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>  forums  >  Photography techniques  >  Where's the sun?
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The Maven  [admin] 
Where's the sun?
30 Jun 2006 at 17:31 GMT
number of posts: 330
member since: 13 Jan 06
location: uk

status: offline
Just thought I'd share this tip with you guys. Ever gone out shooting on a sunny day and come back with blown out white skies and dull colours? Then this trick is for you.

It's very simple. Just take care about where the position of the sun is. Always make sure it's to your back. If you take a photo in the direction of the sun, of course the sky's gonna be blown out. It's just too bright for the camera to capture the scene. One the other hand, if the sun is to your back, you're gonna get nice blue skies.

Also, having the sun to your back means that the side of your subject facing you will be well lit up. No more dark faces etc.

Hope this helps. If it's worked for you, do share your experience here.
Matt Frederiksen 
re: Where's the sun?
1 Jul 2006 at 00:29 GMT
number of posts: 10
member since: 30 May 06
location: us

status: offline
That has been my experience too. And I love the blue skies. Blown out skies are almost impossible to rescue too.
Denosha 
re: Where's the sun?
1 Jul 2006 at 09:21 GMT
number of posts: 5
member since: 16 Jan 06
location: sg

status: offline
This is where grad ND filters come in. They can really work wonders!
TheDailySunrise.com 
re: Where's the sun?
1 Jul 2006 at 16:22 GMT
number of posts: 23
member since: 23 Jun 06
location: India

status: offline
True,
Or an HDR shot would be cool if thou is carrying a tripod, also, taking the sun out of the frame as you said.
Guest 
re: Where's the sun?
8 Jul 2006 at 12:51 GMT
number of posts: 18620
member since: unknown
location: unknown

status: offline
3 little letters...HDR
sk 
re: Where's the sun?
12 Jul 2006 at 13:10 GMT
number of posts: 6
member since: 14 Feb 06
location: uk

status: offline
If u must shoot a subject against a sunny sky, u can always under-expose the sky and use a fill in flash to light up the subject
BeakerSt 
re: Where
17 Jul 2006 at 12:40 GMT
number of posts: 107
member since: 10 Feb 06
location: uk

status: offline
You only need a tripod if you are shooting multiple exposures. If you have the RAW facility you can take a single image and create alternative exposure setting images later in the software. I don't always carry a tripod with me.

post replying to 's post:

>  True,
Or an HDR shot would be cool if thou is carrying a tripod, also, taking the sun out of the frame as you said.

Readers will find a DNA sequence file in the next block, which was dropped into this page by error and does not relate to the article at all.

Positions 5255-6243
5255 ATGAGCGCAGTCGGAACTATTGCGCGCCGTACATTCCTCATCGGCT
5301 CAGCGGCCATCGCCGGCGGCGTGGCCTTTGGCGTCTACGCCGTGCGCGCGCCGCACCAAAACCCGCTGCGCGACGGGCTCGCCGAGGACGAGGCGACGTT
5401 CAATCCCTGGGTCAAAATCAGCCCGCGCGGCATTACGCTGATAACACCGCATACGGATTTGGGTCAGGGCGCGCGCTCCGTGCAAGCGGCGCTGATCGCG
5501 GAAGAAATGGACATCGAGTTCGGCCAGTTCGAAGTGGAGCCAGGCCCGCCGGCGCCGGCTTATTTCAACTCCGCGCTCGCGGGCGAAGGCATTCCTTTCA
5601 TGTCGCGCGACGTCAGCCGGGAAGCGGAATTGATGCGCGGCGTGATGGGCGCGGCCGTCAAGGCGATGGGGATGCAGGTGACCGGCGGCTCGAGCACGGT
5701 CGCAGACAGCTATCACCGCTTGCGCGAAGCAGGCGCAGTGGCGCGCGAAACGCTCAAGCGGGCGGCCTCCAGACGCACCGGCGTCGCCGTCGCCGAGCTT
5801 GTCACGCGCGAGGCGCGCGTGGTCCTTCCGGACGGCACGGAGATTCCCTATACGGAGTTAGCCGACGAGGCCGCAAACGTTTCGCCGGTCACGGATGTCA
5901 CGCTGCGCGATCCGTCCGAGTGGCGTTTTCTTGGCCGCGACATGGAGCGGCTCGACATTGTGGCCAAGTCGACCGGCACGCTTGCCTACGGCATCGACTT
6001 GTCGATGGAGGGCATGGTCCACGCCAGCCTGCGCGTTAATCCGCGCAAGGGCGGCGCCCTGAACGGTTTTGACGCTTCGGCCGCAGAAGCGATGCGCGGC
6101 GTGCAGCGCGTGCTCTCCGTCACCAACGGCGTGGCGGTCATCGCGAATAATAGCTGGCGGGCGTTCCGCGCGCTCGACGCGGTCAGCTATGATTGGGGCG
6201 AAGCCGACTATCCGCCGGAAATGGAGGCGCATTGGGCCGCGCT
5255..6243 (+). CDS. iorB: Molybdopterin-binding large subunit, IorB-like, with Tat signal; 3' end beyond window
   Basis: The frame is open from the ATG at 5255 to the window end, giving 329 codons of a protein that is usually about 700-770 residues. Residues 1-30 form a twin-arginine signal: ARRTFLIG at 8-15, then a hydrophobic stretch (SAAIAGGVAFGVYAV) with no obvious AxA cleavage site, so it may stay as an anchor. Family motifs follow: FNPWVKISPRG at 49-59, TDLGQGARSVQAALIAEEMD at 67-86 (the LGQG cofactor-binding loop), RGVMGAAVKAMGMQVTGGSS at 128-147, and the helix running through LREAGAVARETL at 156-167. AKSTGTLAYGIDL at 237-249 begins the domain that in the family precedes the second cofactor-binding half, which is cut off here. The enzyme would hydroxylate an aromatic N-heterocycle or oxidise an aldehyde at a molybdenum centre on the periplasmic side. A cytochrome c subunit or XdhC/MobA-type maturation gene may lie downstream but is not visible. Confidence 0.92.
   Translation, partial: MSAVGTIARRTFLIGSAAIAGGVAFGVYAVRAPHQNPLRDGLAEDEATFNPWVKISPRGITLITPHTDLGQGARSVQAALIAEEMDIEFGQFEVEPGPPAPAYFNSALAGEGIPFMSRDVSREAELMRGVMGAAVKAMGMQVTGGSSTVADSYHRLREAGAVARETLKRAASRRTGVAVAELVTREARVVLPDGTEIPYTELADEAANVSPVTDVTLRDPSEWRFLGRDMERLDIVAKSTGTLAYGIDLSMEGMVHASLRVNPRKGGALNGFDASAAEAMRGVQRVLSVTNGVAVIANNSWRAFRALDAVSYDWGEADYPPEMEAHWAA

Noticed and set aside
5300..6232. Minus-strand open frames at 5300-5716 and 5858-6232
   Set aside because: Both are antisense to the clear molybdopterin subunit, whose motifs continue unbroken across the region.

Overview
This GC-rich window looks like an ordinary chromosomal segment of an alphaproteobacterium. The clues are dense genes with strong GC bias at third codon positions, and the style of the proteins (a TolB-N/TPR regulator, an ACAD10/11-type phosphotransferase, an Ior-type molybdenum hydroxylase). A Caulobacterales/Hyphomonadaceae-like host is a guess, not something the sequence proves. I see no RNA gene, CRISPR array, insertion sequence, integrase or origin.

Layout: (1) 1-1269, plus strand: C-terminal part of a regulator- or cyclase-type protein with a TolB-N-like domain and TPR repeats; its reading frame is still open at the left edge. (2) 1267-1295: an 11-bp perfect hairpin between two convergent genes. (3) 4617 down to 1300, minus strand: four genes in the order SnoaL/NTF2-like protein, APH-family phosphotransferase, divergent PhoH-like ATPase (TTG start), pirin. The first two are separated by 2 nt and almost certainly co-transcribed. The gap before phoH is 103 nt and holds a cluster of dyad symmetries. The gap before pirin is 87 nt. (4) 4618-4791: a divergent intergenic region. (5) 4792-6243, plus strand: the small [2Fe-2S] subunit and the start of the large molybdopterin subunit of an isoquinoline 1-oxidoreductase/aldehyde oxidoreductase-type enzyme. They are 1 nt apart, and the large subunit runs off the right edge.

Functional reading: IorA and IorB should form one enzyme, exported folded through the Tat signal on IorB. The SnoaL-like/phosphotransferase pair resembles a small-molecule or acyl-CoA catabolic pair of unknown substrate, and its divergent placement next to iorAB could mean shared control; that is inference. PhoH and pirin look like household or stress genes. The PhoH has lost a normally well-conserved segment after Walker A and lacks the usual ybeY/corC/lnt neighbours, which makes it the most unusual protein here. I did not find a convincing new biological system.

re: Where
1 Aug 2006 at 23:35 GMT
number of posts: 6
member since:
location:

status: offline
You can't make a genuine HDR image from the same RAW file processed at diferent parameters.
To create a HDR file you need more information than the sensor is capable of capturing. Therefore you need at least two exposures one for the highlights and one for the shadows; and preferably three.
The "exposure" settings in a RAW processor just alter the curves, changing where the mid tone is set. You can only record more or less light by using the settings on your camera.
You can process two images from one RAW file and then place on on a layer above the other and blend them, but this dosen't creat a file with any greater range than the original image possesed. However it will usually work for skys as long as you don't blow too many of the highlights.
The Maven  [admin] 
re: Where
2 Aug 2006 at 07:23 GMT
number of posts: 330
member since: 13 Jan 06
location: uk

status: offline
A RAW file contains about 1-2 stops more dynamic range than a JPEG (which discards some highlight and shadow detail to save space). So you can't get a proper HDR, but with the right processing you can get a little bit of improvement over JPEG straight out of the camera.
 
re: Where
2 Aug 2006 at 22:29 GMT
number of posts: 7
member since:
location:

status: offline
...the other possibility if your subject is reasonably close and not too big you can use fill-in flash to reduce contribution to the overall exposure from the sun/sky. I took a series of wedding photos recently against a dramatic cloudscape that was completely blown out with flash but was close to perfectly exposed with fill-in flash.
Tone
Guest 
re: Where
15 Mar 2018 at 05:49 GMT
number of posts: 18620
member since: unknown
location: unknown

status: offline
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re: Where
5 Apr 2018 at 08:43 GMT
number of posts: 1
member since: 5 Apr 18
location: United Kingdom

status: offline
I'll be back again, thanks for the info.

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